Author: lizdda

The Ardis Johnson Building

  In the early 1900s, commerce in Shreveport was focused around downtown. The city center developed rapidly and the buildings that sprang up housed any number of important (and maybe not so) businesses. The Ardis Building—then Ardis-Johnson Building, and today the Johnson Building—was Shreveport’s third major office building and one of the largest skyscrapers dotting the city skyline. Throughout its lifetime it was home to many different businesses including attorney, dentists, and real estate brokers. A beauty salon and cafe were long-term residents of the ground floor until 1998, when Kelly’s Po Boy became the sole tenant of the...

Read More

The Drugstore That Launched The Entertainment Industry

At the corner of Milam and Louisiana streets sits a gem of a building whose roots once ran deep throughout the city. To see it today, you’d never believe that Saenger Drug was a hugely successful and influential pharmacy—as well as home to a popular soda fountain. But did you know the fate of the Strand Theatre and maybe the entirety of the entertainment industry in northern Louisiana is also tied to this humble little drugstore?Shreveport may have never ended up quite the same without the help of two Virginia natives. What the Public Wants The Saenger brothers can...

Read More

Morris Dickson: The Little Apothecary That Could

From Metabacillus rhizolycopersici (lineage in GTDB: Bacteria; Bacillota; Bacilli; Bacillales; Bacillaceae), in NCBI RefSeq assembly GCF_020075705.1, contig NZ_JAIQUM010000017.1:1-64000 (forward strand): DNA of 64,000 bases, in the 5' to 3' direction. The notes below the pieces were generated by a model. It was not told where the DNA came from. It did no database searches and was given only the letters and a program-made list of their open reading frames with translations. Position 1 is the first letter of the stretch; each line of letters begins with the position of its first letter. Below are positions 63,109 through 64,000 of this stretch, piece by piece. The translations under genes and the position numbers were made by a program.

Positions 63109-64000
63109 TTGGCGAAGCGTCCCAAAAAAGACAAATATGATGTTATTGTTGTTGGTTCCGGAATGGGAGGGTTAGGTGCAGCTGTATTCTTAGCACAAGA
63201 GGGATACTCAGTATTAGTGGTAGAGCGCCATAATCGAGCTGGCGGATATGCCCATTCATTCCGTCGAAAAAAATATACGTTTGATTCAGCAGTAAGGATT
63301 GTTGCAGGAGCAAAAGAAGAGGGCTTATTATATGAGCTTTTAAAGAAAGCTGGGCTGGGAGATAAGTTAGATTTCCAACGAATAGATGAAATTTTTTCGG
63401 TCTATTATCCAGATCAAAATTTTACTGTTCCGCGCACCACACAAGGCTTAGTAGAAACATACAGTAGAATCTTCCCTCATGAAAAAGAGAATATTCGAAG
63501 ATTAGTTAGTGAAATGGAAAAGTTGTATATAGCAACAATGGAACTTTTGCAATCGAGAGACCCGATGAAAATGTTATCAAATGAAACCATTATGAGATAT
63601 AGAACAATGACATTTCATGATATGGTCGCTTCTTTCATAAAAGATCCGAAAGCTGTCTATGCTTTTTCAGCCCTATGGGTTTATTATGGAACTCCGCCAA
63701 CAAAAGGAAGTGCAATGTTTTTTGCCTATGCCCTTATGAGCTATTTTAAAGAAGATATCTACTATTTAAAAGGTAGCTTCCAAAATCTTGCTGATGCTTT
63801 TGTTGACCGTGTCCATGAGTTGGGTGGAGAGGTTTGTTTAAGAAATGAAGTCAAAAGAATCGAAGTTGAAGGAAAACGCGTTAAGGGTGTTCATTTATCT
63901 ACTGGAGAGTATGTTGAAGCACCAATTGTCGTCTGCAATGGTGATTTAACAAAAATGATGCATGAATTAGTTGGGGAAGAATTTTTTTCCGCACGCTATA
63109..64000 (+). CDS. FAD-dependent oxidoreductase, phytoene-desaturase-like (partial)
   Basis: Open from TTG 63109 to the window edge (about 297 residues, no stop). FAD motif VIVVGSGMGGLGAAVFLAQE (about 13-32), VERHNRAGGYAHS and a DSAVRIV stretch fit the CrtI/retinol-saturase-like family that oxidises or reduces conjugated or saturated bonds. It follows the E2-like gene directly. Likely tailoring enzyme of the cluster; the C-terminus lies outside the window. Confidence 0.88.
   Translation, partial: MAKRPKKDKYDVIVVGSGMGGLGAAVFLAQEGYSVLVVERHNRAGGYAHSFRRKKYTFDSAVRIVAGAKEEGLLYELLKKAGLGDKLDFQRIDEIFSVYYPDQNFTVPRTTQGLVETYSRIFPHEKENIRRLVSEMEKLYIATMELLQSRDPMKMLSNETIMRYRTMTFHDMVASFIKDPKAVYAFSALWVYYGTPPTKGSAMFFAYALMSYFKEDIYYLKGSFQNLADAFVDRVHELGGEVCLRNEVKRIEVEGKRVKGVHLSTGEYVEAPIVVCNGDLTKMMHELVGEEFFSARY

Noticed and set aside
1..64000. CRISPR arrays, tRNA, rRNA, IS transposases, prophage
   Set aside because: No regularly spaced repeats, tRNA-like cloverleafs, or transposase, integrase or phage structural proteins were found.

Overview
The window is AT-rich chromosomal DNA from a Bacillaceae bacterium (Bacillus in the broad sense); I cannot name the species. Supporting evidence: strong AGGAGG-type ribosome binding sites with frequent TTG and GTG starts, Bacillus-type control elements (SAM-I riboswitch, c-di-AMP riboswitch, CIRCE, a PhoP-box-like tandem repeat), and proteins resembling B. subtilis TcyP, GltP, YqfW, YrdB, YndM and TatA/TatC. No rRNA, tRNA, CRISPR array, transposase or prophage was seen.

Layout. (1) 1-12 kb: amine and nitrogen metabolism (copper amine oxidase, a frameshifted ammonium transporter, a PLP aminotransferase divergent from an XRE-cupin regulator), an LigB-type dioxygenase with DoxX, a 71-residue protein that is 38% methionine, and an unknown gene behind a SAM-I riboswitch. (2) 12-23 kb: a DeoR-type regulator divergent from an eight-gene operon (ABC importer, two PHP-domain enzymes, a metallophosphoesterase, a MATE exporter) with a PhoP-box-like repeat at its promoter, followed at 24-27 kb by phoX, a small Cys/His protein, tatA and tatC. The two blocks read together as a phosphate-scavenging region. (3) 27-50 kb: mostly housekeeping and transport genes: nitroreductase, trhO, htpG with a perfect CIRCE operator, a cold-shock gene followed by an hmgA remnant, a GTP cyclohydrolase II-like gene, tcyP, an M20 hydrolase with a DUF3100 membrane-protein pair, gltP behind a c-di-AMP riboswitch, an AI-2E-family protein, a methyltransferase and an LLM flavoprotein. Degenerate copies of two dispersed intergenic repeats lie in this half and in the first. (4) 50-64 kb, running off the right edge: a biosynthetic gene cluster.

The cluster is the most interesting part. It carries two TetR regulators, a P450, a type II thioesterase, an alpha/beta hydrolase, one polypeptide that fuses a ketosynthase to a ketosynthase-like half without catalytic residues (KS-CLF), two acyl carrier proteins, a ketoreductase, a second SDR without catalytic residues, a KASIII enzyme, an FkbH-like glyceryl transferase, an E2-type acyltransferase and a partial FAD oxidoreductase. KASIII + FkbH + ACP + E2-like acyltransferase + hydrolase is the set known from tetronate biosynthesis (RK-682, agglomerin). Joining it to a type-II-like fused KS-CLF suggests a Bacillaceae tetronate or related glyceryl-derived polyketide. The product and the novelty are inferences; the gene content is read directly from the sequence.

From a small town apothecary to one of the most successful drug wholesalers, the Morris Dickson pharmaceutical building on Travis St. is one of the most iconic to grace the downtown cityscape. Founded in 1841, this historic building practically grew up with Shreveport and is one of the city’s first established businesses that is still operating today. These days, Morris Dickson is the oldest family-owned pharmaceutical distributor in the country. It all started out with humble beginnings and a dream, but with a little ingenuity and perseverance, the company turned its meager prospects into a lifetime legacy. A Fortuitous...

Read More

The Blues and Folk Legend of the South

The Blues and Folk Legend of the South Take a walk down Texas Street and you’ll come face to face with a bronze statue of Huddie “Lead Belly” Ledbetter and his famous 12-string guitar Stella. No one is more emblematic of the early southern folk music movement than this singer, songwriter and prolific guitarist. Most known for hits such as “Goodnight, Irene,” “The Midnight Special” and “Cotton Fields,” Ledbetter’s music laid the groundwork for the folk genre that influenced generations of musicians after his untimely death. A Hometown Start This folk-blues legend hailed from Mooringsport and spent his early...

Read More

Edward Jacobs Started the First National Bank of Shreveport

Edward Jacobs: The Ghostly Banker of Shreveport? Meet Edward Jacobs, the founder of one of the wealthiest financial institutions of Shreveport during his time. First National Bank of Shreveport flourished at its former downtown location, conducting business with many prominent community members. Jacobs journeyed from Pomerania with very little to create the successful company near the corner of Milam and Spring streets. It’s rumored his ghost haunts the building, which is one of the oldest in Shreveport, according to the Haunted Deep South blog. We’ll lend you the history and let you decide the haunting yourself.      The Early...

Read More

GET THE SCOOP

Content Calendar

September 2017
M T W T F S S
« Jul    
 123
45678910
11121314151617
18192021222324
252627282930